Breck may limit Main Street real estate offices
What’s your take?Should Breckenridge regulate and limit the numbers and/or size of Main Street businesses? Are there too many real estate offices along the town’s main drag? Post your comment by clicking the “Comments” button above.BRECKENRIDGE Talks about limiting the number of real estate and other professional offices on Main Street could spur a hearty debate about local government’s role in regulating the business environment in the bustling downtown core.At issue are preliminary discussions by the Breckenridge Economic Development Advisory Commission (BEDAC) about “restructuring first floor business types.” That means trying to find ways to maintain an optimum mix of retail, restaurant and office space. The town council may look at the proposal as early as Feb. 13 to decide whether to proceed with a regulation, perceived as a draconian measure by at least a few local Realtors, who feel themselves unfairly targeted by the potential restriction.
Carla Green, a Realtor with Keller Williams, has become active in the debate, exchanging e-mails with town staff, elected officials and BEDAC members, suggesting that some of the appointed commissioner members who own Main Street businesses may have at least the appearance of a conflict in their advisory role.In an e-mail to the town and a subsequent interview, Green said she’s not only concerned about potential impacts on real estate offices, but on other types of businesses.”Where will it stop?” Green said, suggesting that micro-management by the town could eventually lead to restrictions on other types of businesses.Old issueThe issue isn’t a new one, said town manager Tim Gagen.”It’s been around since I got here,” said Gagen, hired by Breckenridge in 2000. Over the years, the town has heard repeatedly that the proliferation of real estate offices on Main Street has cost the town some of its trademark ambience, Gagen said.
But the economic climate was decidedly different the last time town officials looked seriously at a plan to restrict offices, back during the post-9/11 recession.”The economy wasn’t so great. There was concern we could end up with vacant storefronts,” Gagen said of those previous discussions. At the same time, there was a strong constituency for letting the market determine the mix of business along the thoroughfare.Town Councilmember Eric Mamula, who said he’s not necessarily on board with the proposal, said that’s still a valid argument. But the discussion needs to occur, he added.About 20 percent of the commercial space along Main Street – including upper floors – is used by various professional offices, including real estate businesses. That’s up a bit from about eight years ago, Gagen said.BEDAC member and Main Street business owner Steve Lapinsohn updated the Breckenridge Resort Chamber on the issue at a meeting earlier this week, arguing that it’s crucial to maintain the vitality of Main Street with a healthy mix of businesses.Gagen said other towns in the region have taken similar steps with the intent of protecting that somewhat intangible downtown feel that helps define places like Vail, Steamboat and Crested Butte. According to some of the research evaluated by BEDAC, those moves have by and large achieved the desired results without any significant economic ripples. Vail experienced a drop in rentals for about a year after adopting a similar measure, Gagen added.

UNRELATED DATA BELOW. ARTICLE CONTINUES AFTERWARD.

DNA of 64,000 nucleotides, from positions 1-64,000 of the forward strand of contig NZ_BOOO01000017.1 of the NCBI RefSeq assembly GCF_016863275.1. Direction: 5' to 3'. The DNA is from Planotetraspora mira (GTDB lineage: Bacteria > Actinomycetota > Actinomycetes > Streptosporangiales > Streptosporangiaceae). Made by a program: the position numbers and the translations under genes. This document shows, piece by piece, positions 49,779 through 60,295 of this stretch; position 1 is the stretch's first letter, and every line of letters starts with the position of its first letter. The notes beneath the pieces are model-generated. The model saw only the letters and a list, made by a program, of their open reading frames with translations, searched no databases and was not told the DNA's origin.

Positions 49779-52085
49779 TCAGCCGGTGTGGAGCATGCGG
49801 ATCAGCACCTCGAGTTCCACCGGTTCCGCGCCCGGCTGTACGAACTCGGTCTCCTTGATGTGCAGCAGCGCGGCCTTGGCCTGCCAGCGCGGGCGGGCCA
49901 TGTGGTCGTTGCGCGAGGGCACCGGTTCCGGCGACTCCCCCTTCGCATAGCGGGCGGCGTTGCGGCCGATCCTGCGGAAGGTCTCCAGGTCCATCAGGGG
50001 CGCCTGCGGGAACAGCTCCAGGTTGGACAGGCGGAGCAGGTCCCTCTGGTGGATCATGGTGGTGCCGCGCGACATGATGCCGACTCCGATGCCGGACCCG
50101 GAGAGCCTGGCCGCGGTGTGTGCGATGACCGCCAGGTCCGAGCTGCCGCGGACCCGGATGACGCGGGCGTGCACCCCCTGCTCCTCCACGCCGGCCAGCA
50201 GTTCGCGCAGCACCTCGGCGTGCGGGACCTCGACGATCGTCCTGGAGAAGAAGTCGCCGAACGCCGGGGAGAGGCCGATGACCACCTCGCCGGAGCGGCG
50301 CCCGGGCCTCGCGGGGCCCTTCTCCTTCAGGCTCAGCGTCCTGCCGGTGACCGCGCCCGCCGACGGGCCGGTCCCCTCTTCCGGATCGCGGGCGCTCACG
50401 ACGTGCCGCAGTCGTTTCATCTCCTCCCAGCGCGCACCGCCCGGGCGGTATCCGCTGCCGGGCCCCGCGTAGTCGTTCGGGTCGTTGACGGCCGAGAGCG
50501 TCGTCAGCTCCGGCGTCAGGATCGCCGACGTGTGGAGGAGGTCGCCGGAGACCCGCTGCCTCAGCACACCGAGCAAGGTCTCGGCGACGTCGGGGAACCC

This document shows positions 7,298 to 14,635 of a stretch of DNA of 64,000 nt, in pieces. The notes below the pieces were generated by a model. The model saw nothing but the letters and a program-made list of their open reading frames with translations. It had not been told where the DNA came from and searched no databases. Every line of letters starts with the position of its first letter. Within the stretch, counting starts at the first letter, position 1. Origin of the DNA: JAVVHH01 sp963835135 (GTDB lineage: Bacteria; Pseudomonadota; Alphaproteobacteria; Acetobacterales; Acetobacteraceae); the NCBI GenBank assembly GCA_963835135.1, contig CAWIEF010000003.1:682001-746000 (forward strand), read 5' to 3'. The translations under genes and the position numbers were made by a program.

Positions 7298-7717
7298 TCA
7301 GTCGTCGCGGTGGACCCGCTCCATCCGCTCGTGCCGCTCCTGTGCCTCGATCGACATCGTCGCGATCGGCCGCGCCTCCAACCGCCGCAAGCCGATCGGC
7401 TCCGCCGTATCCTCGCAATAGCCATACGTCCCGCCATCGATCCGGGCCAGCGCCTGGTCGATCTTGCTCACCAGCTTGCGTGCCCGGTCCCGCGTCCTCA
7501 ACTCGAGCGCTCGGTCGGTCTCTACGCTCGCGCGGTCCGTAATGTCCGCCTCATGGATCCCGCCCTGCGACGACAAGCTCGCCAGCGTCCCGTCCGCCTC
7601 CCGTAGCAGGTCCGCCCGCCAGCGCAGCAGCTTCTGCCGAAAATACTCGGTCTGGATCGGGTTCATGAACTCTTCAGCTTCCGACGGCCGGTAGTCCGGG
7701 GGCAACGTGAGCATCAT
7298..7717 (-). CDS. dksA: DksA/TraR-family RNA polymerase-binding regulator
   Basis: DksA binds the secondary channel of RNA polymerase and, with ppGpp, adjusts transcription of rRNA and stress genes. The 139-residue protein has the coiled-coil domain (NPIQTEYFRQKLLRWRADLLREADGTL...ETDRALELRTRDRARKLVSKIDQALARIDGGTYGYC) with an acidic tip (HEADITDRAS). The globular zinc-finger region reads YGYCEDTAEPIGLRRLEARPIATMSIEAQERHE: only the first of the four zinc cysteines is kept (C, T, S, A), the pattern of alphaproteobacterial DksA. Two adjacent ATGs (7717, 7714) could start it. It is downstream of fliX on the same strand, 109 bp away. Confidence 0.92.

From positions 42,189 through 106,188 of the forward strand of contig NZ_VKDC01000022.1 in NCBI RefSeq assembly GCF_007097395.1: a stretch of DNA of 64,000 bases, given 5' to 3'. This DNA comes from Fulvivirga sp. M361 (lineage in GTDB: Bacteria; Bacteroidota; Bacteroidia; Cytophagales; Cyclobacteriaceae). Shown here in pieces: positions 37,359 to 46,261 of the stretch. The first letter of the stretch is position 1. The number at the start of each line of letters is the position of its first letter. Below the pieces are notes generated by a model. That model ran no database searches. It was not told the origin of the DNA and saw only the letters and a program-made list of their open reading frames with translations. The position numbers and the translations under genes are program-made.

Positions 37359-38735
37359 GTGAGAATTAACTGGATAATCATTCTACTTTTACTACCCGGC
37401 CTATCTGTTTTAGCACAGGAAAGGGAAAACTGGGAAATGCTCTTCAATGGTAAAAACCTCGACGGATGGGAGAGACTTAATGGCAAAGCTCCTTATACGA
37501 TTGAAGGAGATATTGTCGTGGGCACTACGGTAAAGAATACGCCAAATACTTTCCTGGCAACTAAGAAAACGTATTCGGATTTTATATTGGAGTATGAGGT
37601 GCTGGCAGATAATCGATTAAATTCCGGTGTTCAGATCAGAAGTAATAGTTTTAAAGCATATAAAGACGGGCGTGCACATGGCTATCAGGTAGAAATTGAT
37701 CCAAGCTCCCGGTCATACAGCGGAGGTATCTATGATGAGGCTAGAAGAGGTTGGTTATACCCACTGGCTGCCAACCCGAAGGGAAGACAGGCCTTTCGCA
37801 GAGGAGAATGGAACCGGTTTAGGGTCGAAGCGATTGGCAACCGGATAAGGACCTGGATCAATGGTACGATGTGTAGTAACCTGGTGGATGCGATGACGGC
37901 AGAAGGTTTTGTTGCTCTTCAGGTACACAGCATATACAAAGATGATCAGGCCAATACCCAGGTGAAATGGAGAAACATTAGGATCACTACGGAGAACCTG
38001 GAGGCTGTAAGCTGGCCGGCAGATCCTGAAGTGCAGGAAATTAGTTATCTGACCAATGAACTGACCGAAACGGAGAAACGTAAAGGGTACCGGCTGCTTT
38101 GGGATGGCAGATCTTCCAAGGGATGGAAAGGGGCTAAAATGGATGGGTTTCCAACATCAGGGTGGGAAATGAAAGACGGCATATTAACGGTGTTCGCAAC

Another element of the debate relates to skyrocketing real estate values that have even created a demand for residential space on Main Street, Gagen said, citing a couple of specific examples of existing businesses which have been discussed in the context of conversion to residential living space.Although the town is still a long way from adopting any specific measure, Gagen said if the day comes, it would be a planning code issue, with an absolute policy regulating what types of businesses are allowed on Main Street. That could ultimately result in a decrease in the number of real estate offices. Existing professional offices would be grandfathered under the regulation, so there would be little or no impact to existing offices. Additionally, there could be an exemption to allow for some limited professional office storefront representation on the ground floor, with additional office space upstairs.BEDAC will discuss the plan again at its next meeting, Feb. 8, at the Breckenridge ice rink, to decide whether to proceed with a recommendation to the town council. The council would subsequently decide whether to take on the issue.Bob Berwyn can be reached at (970) 331-5996, or at email@example.com.
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